Health secretary Jeremy Hunt has said he will honour patient opt-outs if they do not want their personal, confidential informaton to be shared.

Speaking in response to the Caldicott2 review led by Dame Fiona Caldicott, Hunt said he understood that effective sharing of patient information could only be done if patients are given a say over how their personal information is used.

“I firmly believe that technology can transform the quality of healthcare in this country, but we must always respect the fact that this is very personal information about an individual,” he said.

The review, which looks at the balance between information sharing and confidentiality, makes 26 recommendations.

It recognises that patient’s should be allowed to ‘opt out’ of their information being shared, but says it is important to strike a balance between patient confidentiality and information sharing.

Privacy watchdogs have recently launched a campaign to stop the GP Extraction Service, which will extract datasets from GP practices to the Health and Social Care Information Centre. The campaigners believe it is a breach of patient-doctor confidentiality.

Hunt said that NHS England would respect people who did not want their personal records to be extracted via the GPES to the HSCIC.

“The guidance we will be giving to GPs is that if people ask for their records not to be shared, they will not be,” he said and added that if patients did not want their information shared with secondary care clinicians that would also be respected.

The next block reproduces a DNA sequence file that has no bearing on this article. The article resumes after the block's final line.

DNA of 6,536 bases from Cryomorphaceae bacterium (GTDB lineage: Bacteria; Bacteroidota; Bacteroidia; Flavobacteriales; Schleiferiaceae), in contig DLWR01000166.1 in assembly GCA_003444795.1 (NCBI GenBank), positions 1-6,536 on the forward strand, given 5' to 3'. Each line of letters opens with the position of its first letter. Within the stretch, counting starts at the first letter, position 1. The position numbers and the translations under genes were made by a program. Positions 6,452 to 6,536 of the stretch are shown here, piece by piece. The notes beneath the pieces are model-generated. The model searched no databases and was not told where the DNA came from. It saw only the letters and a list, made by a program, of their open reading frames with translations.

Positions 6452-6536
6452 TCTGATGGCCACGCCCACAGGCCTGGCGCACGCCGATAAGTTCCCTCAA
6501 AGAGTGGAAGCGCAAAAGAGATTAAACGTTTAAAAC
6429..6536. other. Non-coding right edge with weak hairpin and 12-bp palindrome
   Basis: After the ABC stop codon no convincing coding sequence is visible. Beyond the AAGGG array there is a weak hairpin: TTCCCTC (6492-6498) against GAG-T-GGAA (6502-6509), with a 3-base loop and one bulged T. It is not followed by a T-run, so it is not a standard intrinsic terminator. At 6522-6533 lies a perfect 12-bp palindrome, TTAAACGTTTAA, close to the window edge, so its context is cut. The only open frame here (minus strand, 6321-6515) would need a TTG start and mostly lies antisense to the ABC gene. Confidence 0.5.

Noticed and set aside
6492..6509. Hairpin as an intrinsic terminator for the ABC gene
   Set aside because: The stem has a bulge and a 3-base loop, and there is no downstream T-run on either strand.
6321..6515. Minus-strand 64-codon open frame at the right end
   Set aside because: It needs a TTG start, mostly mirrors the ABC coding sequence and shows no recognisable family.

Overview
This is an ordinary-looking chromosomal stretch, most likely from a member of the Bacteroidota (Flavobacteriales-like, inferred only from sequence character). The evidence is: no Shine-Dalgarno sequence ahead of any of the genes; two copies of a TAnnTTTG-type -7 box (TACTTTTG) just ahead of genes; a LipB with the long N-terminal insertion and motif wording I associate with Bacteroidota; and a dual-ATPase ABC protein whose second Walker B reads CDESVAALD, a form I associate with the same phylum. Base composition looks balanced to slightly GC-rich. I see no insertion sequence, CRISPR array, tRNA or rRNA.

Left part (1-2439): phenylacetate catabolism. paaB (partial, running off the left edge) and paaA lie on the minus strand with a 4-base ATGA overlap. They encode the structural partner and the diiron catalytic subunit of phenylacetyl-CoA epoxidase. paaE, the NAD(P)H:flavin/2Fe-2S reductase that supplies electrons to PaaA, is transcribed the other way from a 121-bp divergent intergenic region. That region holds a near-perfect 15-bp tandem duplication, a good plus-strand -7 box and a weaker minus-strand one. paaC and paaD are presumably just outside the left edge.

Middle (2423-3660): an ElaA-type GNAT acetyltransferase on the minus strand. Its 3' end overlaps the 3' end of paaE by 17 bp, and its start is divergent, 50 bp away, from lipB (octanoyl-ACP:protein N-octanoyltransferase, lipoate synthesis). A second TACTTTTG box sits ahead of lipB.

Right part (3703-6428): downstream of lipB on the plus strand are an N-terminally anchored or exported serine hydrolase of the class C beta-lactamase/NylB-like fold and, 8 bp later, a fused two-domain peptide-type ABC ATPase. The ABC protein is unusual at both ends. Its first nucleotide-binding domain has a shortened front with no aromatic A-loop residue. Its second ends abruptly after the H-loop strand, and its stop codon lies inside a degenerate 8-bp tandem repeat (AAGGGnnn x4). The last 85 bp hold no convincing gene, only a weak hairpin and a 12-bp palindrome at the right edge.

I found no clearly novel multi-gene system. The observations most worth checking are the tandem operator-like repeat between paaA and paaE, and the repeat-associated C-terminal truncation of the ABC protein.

“If people ask for their information not to go beyond their GP surgery, GPs will respect that.”

He added that where personal data has already been shared from a GP practice to the information centre, a patient will still be able to have the identifiable information removed.

The BMA, NHS England and the Royal College of GPs will be raising public awareness so that people are informed of the changes and know how they can object to their records being shared.

The more than 500,000 people who already opted out of the Summary Care Records will not have to opt out again as the programme is rolled out, Hunt added.

“We will respect them. We’re not going to cancel the opting out that’s already happened.

There may be a process of contacting people to explain the new arrangements and that detail we’ve worked out, but we will respect the people who have already said they want to opt out.”

Hunt also announced that Dame Fiona will chair an independent panel to oversee and scrutinise implementation of the review’s recommendations and to provide advice on information governance issues. He will respond in full to the review in summer this year.